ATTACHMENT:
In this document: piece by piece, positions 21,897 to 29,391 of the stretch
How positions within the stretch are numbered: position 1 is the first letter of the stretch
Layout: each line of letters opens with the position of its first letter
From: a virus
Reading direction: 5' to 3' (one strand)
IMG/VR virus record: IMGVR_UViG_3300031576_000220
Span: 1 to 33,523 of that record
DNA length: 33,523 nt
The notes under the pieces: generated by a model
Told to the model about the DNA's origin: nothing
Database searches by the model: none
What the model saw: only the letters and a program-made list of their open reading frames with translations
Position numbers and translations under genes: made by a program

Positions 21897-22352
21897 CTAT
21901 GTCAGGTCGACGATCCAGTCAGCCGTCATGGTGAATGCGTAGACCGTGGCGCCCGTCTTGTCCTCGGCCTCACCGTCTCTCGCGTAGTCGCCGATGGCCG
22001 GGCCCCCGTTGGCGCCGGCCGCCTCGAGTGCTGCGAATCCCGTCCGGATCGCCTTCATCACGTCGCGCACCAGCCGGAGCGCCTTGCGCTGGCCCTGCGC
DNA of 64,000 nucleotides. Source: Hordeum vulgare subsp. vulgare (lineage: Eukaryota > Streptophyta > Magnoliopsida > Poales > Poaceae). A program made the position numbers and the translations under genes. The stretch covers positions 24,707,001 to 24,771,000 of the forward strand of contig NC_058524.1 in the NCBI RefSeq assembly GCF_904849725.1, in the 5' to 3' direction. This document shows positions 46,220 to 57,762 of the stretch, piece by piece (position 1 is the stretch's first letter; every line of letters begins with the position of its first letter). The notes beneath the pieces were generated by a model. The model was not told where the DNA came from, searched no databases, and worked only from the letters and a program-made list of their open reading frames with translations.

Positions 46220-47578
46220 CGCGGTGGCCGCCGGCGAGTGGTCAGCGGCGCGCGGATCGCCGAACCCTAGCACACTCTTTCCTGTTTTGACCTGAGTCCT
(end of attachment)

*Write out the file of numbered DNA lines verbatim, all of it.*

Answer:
In this document: piece by piece, positions 21,897 to 29,391 of the stretch
How positions within the stretch are numbered: position 1 is the first letter of the stretch
Layout: each line of letters opens with the position of its first letter
From: a virus
Reading direction: 5' to 3' (one strand)
IMG/VR virus record: IMGVR_UViG_3300031576_000220
Span: 1 to 33,523 of that record
DNA length: 33,523 nt
The notes under the pieces: generated by a model
Told to the model about the DNA's origin: nothing
Database searches by the model: none
What the model saw: only the letters and a program-made list of their open reading frames with translations
Position numbers and translations under genes: made by a program

Positions 21897-22352
21897 CTAT
21901 GTCAGGTCGACGATCCAGTCAGCCGTCATGGTGAATGCGTAGACCGTGGCGCCCGTCTTGTCCTCGGCCTCACCGTCTCTCGCGTAGTCGCCGATGGCCG
22001 GGCCCCCGTTGGCGCCGGCCGCCTCGAGTGCTGCGAATCCCGTCCGGATCGCCTTCATCACGTCGCGCACCAGCCGGAGCGCCTTGCGCTGGCCCTGCGC
DNA of 64,000 nucleotides. Source: Hordeum vulgare subsp. vulgare (lineage: Eukaryota > Streptophyta > Magnoliopsida > Poales > Poaceae). A program made the position numbers and the translations under genes. The stretch covers positions 24,707,001 to 24,771,000 of the forward strand of contig NC_058524.1 in the NCBI RefSeq assembly GCF_904849725.1, in the 5' to 3' direction. This document shows positions 46,220 to 57,762 of the stretch, piece by piece (position 1 is the stretch's first letter; every line of letters begins with the position of its first letter). The notes beneath the pieces were generated by a model. The model was not told where the DNA came from, searched no databases, and worked only from the letters and a program-made list of their open reading frames with translations.

Positions 46220-47578
46220 CGCGGTGGCCGCCGGCGAGTGGTCAGCGGCGCGCGGATCGCCGAACCCTAGCACACTCTTTCCTGTTTTGACCTGAGTCCT